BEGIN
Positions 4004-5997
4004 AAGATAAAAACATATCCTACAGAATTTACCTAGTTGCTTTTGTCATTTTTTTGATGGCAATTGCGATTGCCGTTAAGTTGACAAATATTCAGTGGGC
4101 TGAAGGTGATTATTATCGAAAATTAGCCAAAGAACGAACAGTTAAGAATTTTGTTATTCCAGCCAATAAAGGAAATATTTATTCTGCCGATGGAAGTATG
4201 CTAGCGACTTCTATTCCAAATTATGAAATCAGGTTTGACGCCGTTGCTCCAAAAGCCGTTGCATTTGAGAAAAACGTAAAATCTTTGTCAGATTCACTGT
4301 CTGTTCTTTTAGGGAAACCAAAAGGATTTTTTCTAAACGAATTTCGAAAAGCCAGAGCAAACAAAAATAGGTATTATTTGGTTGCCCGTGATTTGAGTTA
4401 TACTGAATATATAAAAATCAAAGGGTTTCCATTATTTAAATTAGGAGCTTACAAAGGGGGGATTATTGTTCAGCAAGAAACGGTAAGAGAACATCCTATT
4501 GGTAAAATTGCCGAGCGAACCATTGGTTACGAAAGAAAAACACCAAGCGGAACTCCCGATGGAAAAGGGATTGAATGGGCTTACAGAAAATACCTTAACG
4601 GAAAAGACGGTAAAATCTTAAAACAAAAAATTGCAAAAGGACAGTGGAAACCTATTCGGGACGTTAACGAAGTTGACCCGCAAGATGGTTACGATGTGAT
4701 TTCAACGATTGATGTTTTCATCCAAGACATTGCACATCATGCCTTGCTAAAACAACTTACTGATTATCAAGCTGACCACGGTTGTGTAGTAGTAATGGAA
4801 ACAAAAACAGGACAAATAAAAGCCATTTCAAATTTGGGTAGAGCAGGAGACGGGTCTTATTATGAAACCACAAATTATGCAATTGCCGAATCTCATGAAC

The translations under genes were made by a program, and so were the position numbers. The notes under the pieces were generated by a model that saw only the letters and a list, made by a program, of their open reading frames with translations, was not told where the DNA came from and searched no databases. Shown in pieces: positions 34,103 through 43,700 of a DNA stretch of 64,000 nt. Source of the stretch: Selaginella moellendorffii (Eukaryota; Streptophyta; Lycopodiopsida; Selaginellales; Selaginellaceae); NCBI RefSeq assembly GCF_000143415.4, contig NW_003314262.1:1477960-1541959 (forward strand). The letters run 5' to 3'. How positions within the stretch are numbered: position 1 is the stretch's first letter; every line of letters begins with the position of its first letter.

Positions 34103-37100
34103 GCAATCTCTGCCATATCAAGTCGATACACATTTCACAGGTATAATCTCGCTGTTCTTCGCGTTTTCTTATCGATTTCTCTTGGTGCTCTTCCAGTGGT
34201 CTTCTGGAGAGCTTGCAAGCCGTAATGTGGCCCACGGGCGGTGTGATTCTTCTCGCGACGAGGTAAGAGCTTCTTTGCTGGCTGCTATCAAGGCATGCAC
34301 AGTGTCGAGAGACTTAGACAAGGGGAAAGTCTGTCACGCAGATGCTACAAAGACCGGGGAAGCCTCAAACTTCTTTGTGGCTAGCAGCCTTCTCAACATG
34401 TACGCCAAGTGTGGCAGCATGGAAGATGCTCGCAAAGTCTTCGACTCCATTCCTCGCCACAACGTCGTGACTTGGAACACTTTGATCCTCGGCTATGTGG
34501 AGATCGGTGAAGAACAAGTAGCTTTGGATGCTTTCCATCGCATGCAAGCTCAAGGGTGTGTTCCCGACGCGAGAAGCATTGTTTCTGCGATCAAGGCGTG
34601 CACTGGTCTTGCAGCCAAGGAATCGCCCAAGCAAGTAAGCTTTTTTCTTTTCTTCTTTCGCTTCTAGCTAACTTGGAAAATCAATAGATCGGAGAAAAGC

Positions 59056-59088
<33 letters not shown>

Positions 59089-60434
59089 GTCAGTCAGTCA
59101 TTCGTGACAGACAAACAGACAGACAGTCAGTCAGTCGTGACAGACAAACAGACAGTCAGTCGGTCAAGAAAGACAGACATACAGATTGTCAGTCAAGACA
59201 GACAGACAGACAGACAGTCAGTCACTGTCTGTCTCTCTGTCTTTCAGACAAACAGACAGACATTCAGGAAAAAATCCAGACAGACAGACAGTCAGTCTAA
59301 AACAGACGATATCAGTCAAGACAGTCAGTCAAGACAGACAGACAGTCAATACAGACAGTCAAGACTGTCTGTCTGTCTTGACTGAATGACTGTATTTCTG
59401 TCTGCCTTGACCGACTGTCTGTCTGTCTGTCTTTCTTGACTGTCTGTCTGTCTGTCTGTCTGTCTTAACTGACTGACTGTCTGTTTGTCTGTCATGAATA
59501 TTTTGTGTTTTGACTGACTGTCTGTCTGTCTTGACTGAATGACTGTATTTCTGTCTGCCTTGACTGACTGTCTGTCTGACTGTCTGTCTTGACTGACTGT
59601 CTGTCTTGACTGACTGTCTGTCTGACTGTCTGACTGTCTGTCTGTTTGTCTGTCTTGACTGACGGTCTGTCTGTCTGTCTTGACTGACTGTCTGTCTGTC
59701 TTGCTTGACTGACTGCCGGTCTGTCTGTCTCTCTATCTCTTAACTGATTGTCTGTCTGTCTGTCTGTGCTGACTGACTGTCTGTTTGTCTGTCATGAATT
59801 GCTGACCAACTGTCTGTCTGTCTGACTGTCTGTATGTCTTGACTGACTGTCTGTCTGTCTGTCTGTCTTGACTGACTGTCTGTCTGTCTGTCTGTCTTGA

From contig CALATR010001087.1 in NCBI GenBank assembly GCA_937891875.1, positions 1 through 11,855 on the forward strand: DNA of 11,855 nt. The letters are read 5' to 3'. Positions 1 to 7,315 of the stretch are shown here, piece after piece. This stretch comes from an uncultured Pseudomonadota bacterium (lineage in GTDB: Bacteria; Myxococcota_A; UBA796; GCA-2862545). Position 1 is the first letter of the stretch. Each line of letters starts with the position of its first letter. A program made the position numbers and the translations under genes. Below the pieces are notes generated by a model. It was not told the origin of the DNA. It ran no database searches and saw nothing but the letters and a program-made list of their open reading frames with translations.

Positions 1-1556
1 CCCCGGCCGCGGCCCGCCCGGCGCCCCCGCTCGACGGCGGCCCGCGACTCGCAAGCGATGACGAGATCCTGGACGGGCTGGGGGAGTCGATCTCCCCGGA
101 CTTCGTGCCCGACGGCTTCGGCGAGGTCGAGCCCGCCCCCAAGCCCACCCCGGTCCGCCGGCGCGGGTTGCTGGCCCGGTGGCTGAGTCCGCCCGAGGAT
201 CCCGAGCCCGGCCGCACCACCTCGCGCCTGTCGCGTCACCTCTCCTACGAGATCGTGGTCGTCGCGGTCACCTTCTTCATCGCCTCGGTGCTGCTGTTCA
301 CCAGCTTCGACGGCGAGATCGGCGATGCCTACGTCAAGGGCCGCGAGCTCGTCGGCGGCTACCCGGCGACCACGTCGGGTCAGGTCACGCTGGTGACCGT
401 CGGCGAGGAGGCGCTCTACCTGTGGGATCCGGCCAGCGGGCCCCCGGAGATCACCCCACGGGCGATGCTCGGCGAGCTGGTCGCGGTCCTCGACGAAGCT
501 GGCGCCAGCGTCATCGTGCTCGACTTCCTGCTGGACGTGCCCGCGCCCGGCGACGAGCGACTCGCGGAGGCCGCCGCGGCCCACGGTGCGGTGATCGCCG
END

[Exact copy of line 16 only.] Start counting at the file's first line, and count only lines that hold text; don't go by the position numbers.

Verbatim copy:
34401 TACGCCAAGTGTGGCAGCATGGAAGATGCTCGCAAAGTCTTCGACTCCATTCCTCGCCACAACGTCGTGACTTGGAACACTTTGATCCTCGGCTATGTGG